Sadly, they ain't. I figured out — right when I was adding up stitches for the toes — that I had missed one decrease on the gussets, so I have two more stitches in the body of the foot than the first sock. That's enough that I'll notice it and it'll bug me when wearing them, so I am going to frog back to the end of the gusset. No real worries, though — foot bodies go fast.
I don't really hate frogging that much, honestly. There's always the moment when it hits that I'll have to frog, and then — usually — I take a deep breath and go do it, and it doesn't feel so bad when it's over. I really am a process knitter. (But it's hard not to be overdramatic about frogging on the blog!)
On the other hand, I'm lazy, too, as you'll see below...
I'm getting close on the Khaki Cables cardi! I'm really excited about this, the more so because I just tried it on (with the help of some clips on the uncompleted seams) and it looks like it is going to fit. Going to have to be careful about blocking it (and washing it in future), though, because I suspect it is likely to grow (alpaca-tencel). I might steam-block it for now.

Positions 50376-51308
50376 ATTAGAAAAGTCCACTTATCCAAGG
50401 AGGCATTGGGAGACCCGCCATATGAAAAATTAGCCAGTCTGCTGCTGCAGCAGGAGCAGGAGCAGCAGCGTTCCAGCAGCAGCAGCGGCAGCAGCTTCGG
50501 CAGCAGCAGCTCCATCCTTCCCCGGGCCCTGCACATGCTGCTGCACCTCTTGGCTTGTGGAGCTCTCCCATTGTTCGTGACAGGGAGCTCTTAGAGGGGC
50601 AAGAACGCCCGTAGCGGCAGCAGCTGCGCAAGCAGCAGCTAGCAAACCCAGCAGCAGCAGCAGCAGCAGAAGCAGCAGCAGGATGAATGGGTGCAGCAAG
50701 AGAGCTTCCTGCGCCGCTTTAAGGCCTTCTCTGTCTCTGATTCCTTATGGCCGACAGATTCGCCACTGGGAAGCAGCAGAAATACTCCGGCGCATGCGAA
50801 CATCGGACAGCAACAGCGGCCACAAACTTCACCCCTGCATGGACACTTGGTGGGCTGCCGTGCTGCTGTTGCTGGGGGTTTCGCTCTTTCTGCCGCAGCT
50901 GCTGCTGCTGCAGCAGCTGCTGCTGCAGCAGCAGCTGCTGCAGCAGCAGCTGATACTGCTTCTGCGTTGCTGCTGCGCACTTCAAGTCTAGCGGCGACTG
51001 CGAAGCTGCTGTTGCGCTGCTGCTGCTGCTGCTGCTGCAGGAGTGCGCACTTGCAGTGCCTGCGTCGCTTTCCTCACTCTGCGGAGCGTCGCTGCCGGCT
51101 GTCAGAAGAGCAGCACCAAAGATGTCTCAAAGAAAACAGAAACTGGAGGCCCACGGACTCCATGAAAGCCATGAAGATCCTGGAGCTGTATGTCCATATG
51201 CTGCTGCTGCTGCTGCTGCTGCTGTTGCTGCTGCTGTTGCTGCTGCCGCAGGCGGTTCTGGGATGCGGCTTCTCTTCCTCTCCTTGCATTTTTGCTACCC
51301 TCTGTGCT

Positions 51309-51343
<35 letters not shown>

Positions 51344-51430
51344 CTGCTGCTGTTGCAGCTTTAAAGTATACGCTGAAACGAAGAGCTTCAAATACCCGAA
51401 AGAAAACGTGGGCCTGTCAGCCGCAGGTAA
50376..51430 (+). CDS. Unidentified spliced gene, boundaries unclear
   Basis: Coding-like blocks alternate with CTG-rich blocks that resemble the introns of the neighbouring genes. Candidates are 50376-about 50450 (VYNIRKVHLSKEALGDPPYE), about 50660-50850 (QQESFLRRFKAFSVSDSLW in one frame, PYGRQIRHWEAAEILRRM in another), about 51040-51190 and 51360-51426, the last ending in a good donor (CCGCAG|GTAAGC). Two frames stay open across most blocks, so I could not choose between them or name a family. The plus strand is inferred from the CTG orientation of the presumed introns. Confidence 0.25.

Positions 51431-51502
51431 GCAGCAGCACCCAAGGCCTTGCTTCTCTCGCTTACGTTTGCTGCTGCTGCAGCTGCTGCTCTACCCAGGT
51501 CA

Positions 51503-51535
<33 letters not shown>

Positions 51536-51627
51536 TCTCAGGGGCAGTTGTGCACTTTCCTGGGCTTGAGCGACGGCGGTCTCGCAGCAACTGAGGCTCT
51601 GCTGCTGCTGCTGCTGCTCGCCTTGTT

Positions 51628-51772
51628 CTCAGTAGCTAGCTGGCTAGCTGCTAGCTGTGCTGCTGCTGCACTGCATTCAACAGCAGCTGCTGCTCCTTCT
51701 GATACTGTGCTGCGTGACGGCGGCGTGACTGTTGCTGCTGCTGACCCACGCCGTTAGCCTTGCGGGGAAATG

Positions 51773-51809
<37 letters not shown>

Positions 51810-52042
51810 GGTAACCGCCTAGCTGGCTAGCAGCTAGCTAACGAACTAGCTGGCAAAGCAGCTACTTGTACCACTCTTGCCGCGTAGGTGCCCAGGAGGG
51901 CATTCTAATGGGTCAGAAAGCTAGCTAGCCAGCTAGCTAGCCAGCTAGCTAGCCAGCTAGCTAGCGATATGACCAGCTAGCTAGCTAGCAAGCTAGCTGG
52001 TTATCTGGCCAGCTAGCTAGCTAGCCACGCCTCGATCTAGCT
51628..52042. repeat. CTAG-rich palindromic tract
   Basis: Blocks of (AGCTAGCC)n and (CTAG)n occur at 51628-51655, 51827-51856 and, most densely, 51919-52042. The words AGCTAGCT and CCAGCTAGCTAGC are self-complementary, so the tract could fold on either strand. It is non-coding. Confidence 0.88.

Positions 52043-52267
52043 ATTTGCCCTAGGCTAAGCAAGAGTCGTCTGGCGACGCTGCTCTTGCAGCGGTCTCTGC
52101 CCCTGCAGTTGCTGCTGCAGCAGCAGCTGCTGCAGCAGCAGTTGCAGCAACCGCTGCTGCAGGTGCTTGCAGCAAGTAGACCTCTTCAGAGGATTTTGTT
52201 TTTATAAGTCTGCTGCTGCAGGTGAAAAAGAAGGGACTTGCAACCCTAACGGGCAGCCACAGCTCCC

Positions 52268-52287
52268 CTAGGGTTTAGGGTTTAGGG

There are a number of booboos involved here. Some are mine, some are the pattern's. For example, the ribbing doesn't match up at ANY of the seams — I'll show you in a couple of days — and honestly, it's not that hard to get it right; I don't know why the pattern writer missed this, unless she calculated it for her size and didn't compensate for the other sizes. I didn't notice (wasn't really thinking about it) until I'd finished the back, one sleeve and one side, so there was no way I was going to go back and fix it. That's the pattern's fault.
Then there's the fact that the first front panel I knit has one fewer rows of ribbing than the rest of the sweater. That would be my fault. Guess what, I am not going to fix it! I actually realized it when I was halfway through the second front panel, at which point I was too eager to finish the darn thing (that was the last panel) to care. I figure I'll block it to be a little longer and no one will notice unless they look closely.